At the start of Davos, Oxfam calls for taxing food companies to reduce inequality

Food companies making big profits as inflation has soared should face unexpected taxes to reduce global inequality, anti-poverty group Oxfam said Monday as the World Economic Forum’s annual meeting begins.

That’s one idea raised in a report by Oxfam International, which has spent a decade trying to highlight inequality at the conclave of political and business elites in the Swiss ski resort of Davos.

The report, which aims to provoke discussion at panels with business and government leaders this week, said the world has been hit by simultaneous crises including climate change, the rising cost of living, Russia’s War in Ukraine and the Covid-19 pandemicbut the world’s richest have gotten richer and corporate profits are skyrocketing.

According to Oxfam, the 1% of the world’s super-rich have accumulated almost twice as much wealth in the past two years as the remaining 99% combined. At least 1.7 billion workers now live in countries where inflation is outpacing wage growth, even as billionaires’ wealth grows by $2.7 billion a day.

Food banks are struggling to meet demand as inflation increases the cost of goods


Tax the rich

To combat these problems, Oxfam called for higher taxes on the wealthy through a combination of measures including one-off “solidarity” taxes and raising minimum rates for the wealthiest. The group found that billionaire Tesla CEO Elon Musk’s true tax rate from 2014 to 2018 was just over 3%.

A “true tax rate” is defined by ProPublica as the amount of tax paid annually by the wealthiest Americans compared to the estimated growth in their wealth over the same period. For example, Amazon CEO Jeff Bezos paid $1.4 billion in federal taxes on $6.5 billion he reported in revenue between 2006 and 2018, while his wealth increased by $127 billion over the same period rise. According to ProPublica’s calculation, this corresponds to an actual tax rate of 1.1%.

Agriculture Secretary Tom Vilsack speaks about rising food prices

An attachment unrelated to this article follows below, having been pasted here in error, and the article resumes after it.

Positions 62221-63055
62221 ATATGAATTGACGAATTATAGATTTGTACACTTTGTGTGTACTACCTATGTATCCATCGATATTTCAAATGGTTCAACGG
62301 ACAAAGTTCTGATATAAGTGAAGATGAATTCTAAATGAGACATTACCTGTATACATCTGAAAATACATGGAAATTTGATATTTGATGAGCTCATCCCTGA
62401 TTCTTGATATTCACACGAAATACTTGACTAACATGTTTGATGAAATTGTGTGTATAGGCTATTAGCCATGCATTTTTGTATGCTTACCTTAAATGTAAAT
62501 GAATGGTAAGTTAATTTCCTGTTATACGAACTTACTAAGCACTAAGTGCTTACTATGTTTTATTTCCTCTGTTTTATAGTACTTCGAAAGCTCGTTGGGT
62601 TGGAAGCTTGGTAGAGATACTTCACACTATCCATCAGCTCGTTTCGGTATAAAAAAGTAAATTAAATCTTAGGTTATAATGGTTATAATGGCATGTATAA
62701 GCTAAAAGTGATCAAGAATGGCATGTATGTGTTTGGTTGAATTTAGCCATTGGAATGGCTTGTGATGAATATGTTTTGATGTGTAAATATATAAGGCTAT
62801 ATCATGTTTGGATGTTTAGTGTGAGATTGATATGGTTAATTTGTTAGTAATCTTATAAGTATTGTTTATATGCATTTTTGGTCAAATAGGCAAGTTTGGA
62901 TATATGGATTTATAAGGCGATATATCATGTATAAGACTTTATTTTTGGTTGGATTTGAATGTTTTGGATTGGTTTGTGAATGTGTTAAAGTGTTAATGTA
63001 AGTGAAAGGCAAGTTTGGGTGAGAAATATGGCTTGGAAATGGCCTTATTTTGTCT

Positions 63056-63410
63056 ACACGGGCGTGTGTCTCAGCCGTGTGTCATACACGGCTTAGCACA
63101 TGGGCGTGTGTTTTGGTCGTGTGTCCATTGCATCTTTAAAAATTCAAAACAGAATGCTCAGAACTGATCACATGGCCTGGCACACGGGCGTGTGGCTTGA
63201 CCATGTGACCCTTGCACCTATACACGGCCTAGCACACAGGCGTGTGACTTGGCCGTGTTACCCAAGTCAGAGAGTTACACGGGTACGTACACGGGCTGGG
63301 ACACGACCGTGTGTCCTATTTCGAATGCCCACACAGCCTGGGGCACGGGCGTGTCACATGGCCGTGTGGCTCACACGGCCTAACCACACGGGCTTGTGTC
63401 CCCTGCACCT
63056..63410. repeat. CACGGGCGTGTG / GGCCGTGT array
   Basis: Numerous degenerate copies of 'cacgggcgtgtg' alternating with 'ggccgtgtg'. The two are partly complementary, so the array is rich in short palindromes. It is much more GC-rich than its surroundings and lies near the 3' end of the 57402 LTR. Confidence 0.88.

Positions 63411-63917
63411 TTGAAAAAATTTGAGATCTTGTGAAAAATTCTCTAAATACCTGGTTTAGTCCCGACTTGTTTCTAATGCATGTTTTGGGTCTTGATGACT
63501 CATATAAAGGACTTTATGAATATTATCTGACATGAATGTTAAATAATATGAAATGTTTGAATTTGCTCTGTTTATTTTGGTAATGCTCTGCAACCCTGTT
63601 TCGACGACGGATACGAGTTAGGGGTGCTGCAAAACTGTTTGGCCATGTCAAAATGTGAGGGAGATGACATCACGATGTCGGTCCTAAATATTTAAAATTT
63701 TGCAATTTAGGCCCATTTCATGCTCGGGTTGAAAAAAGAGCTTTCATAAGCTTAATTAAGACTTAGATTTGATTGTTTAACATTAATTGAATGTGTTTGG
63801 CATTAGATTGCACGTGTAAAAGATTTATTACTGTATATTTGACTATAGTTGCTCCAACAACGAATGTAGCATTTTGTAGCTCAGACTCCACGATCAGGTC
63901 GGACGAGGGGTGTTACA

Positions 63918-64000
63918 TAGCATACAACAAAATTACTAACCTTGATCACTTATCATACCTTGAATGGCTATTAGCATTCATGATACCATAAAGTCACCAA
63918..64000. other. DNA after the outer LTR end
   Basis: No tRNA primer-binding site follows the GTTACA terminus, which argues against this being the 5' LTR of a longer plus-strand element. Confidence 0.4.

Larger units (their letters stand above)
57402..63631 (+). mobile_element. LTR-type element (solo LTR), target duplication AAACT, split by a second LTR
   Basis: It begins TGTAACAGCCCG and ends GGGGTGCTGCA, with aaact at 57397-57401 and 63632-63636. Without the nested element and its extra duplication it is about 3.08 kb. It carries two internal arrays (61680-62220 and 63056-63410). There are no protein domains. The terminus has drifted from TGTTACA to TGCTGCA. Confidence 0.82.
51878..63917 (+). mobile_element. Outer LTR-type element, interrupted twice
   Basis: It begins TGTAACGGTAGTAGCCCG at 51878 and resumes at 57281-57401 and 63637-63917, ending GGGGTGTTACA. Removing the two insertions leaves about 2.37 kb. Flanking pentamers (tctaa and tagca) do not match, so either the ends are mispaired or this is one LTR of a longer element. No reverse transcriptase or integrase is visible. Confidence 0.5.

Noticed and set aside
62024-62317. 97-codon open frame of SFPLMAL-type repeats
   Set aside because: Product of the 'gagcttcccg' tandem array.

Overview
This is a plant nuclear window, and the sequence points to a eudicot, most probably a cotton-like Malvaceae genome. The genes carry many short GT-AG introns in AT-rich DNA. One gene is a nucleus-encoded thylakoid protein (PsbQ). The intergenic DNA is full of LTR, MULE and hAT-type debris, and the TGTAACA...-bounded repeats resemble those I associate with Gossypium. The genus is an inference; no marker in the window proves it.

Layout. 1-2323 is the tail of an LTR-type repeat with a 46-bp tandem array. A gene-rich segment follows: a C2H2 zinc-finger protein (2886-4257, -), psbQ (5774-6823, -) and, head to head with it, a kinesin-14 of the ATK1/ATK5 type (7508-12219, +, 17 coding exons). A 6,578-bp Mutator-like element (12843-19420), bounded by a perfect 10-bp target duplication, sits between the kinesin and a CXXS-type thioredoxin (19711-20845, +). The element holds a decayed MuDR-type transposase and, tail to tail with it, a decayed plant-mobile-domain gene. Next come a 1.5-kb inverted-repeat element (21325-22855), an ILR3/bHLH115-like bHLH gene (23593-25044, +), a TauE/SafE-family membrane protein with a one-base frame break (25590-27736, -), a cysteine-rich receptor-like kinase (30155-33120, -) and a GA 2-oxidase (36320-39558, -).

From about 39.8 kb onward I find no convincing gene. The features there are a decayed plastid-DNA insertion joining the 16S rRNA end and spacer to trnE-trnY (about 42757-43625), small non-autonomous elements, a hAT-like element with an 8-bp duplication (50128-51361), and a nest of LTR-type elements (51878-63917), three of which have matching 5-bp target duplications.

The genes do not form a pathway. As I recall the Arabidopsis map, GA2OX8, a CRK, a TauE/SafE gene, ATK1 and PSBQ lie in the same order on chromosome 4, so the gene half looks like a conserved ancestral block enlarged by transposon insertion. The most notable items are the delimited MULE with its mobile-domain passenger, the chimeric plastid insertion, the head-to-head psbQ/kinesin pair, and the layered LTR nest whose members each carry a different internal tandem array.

“A tax of up to 5% on the world’s multimillionaires and billionaires could bring in $1.7 trillion a year,” Oxfam said. “Enough to lift 2 billion people out of poverty.”

Some governments have opted to tax windfall profits from fossil fuel companies as Russia’s war in Ukraine last year sent oil and natural gas prices soaring and squeezed household finances around the world.

Oxfam wants the idea to go further and include big food corporations to narrow the growing gap between rich and poor.

“The number of billionaires is growing, they are getting richer, and even very large food and energy companies are making inflated profits,” says Gabriela Bucher, CEO of Oxfam International.

“What we’re asking for is unexpected taxes, not just for energy companies but also for food companies, to end this crisis profiteering,” Bucher told The Associated Press.

A look behind the scenes along the food supply chain


Oligopolies dominate food and energy

Oxfam said wealthy companies are using the war as an excuse to pass on even bigger price increases. Food and energy are among sectors dominated by a small number of players with effective oligopolies, and the lack of competition allows them to keep prices high, the group said.

At least one country has already acted. Portugal introduced a windfall tax for both energy companies and large food retailers, including supermarket and hypermarket chains. It came into force at the beginning of January and is valid for the whole of 2023.

The 33% tax is levied on profits that are at least 20% above the average for the previous four years. Proceeds go to welfare programs and help small grocery retailers.

Oxfam said its analysis of 95 companies that made excess or windfall profits found 84% of those profits were paid to shareholders, while higher prices were passed on to consumers. At the start of Davos, Oxfam calls for taxing food companies to reduce inequality

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